Letters of Hope – Eeyou Istchee launches writing campaign for Attawapiskat youth

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An Air Creebec flight scheduled to land in the northern Ontario community of Attawapiskat May 21 won’t just be carrying the usual mix of passengers and freight. Organizers of a Cree letter-writing campaign are working hard to fill it with hope.

The initiative was launched April 14 in Waskaganish as Cree leaders, gathered there for a regional health conference, reacted to news of a wave of suicide attempts among local youth in the 2,000-member community on the opposite shore of James Bay.

“Our staff was very, very touched and they wanted to do something,” explained Gaston Cooper, a spokesperson for the Cree-owned airline. “Everybody else in Quebec and Ontario and possibly all across Canada wanted to do something.”

The idea for a letter campaign to express solidarity with their Ontario brothers and sisters was quickly taken up by representatives of the Cree Health Board, Cree School Board and Cree Nation Youth Council during a meeting in Waskaganish.  

Mistissini health and social development director Ashley Iserhoff, who was selected to head the operation, said the purpose is “to show our solidarity as well as to show that people outside of their community care for them as well, to know their lives matter.”

The May 21 flight won’t just carry letters. The Cree Youth Council is currently raising funds to fill some of the 37 passenger seats with young Eenouch who want to show personal support for their western cousins.

Air Creebec is also volunteering its resources to fly in another 4,500 pounds of materials that have been donated to Attawapiskat youth, including books, games and sports equipment.

Air Creebec plane

The original aim was to get the letters to Attawapiskat in late April. But Goose Break, as it traditionally does, put everything on the backburner as communities slowed to a crawl while thousands head out to the bush to hunt and reconnect to the land.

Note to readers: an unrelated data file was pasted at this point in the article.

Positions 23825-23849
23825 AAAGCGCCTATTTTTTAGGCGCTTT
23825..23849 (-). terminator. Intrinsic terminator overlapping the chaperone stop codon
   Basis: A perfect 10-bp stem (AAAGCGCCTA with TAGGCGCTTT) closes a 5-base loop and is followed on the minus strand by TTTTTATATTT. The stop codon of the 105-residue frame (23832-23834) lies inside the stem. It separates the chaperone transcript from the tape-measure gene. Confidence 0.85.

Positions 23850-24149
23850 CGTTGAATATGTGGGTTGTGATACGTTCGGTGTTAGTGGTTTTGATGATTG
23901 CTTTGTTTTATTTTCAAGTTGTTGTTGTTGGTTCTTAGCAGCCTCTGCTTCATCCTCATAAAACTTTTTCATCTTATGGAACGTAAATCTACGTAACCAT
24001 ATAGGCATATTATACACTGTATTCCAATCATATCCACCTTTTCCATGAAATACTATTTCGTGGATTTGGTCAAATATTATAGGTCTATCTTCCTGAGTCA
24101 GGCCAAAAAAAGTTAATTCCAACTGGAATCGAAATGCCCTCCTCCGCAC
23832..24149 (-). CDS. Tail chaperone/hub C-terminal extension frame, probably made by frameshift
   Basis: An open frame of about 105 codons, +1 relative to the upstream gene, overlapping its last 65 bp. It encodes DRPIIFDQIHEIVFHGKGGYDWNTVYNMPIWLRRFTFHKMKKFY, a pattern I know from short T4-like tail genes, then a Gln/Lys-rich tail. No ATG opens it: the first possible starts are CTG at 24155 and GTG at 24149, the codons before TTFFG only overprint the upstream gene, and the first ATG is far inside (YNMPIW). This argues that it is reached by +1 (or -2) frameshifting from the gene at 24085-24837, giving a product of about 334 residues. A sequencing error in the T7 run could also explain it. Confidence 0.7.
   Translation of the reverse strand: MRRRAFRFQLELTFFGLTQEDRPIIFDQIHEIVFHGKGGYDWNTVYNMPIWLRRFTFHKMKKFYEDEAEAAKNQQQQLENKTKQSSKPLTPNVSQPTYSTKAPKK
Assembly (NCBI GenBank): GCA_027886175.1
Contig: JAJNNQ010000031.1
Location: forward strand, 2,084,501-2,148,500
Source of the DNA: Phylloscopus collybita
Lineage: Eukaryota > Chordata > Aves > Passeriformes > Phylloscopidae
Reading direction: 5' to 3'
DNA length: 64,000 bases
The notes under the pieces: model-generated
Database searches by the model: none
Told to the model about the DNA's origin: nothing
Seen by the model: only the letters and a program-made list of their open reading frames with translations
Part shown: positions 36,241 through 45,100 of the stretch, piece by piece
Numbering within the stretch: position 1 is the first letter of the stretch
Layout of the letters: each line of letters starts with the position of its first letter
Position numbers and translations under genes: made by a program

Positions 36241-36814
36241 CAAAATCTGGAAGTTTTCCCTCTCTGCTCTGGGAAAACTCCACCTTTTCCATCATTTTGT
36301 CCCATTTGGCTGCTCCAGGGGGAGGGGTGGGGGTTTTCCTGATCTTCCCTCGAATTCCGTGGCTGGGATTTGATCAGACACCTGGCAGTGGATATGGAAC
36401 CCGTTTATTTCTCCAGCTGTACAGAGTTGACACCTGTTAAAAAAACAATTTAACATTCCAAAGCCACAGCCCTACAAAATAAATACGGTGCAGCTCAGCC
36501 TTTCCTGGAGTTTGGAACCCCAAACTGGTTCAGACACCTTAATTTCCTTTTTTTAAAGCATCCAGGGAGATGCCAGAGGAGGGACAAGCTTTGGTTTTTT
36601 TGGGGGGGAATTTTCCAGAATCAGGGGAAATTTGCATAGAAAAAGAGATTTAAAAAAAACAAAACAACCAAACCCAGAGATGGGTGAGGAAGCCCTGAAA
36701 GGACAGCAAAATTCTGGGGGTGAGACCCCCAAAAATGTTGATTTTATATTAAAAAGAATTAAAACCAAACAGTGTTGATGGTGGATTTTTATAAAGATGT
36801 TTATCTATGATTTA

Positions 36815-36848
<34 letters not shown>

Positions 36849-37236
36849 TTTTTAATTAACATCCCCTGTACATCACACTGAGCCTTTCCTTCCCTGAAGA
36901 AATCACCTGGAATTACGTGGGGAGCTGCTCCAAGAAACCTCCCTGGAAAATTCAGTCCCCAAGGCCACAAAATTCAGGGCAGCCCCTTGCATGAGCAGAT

“Goose Break is a very busy time,” Iserhoff acknowledged. He sees it as an important part of the healing process not just for Attawapiskat, but all Aboriginal communities.

“People are out on the land, which is nice. There is a lot of help and healing out there. It happens in all Aboriginal communities. When people go out to the bush, it changes perspectives and changes things.” 

A reconnection? Yes, he, agrees, a very different one from the wi-fi connections of modern living, which can contribute to the alienation of Cree youth.

“Life has certainly changed within the Cree world in terms of technology that’s available to us,” he explained. “Everything is done instantaneously. Facebook, email, social media changes a lot of things. In the Cree world, things were a lot simpler than they are today. We encounter cyberbullying, text-message bullying…  all that type of stuff that happens today.”

Technology has no doubt played a role in increasing youth alienation in the north, as it has in the south. But it means that bullying of isolated Indigenous youths now “can come from anywhere. Not just from within our communities, but from anywhere in the world,” Iserhoff observed.


Ashley Iserhoff

A return to old-school forms of communication like a letter-writing campaign is something Iserhoff hopes will actually change lives. He mentioned a young woman he talked to “who went through various changes in her life.” She received a note from someone else “reminding her of the purpose of her life, not to give up, not to lose sight of where they want to be, where they want to go in life.”

“That changed her perspective,” Iserhoff revealed, “knowing that someone outside of her support [circle] does care. I hope that with the various cards and letters that will come in from Cree youth as well as Cree families throughout Eeyou Istchee, we will be able to reach out to the community of Attawapiskat. Perhaps this will be an opportunity to build bridges and establish good relations with our brothers and sisters no matter where they live.”

The letter-writing campaign is a first step to healing. “My hope is things will change, that things can change.” Iserhoff said. “Change comes from individuals and those individuals affect our communities and our schools, our nation, and it goes throughout the world.

“We have to speak life to one another all the time. I know the challenges of our people are great, but the hope that we have always searched for is already within us as individuals. If we continue to speak with each other, that spark of hope, that spark of energy that our communities need is already there.”

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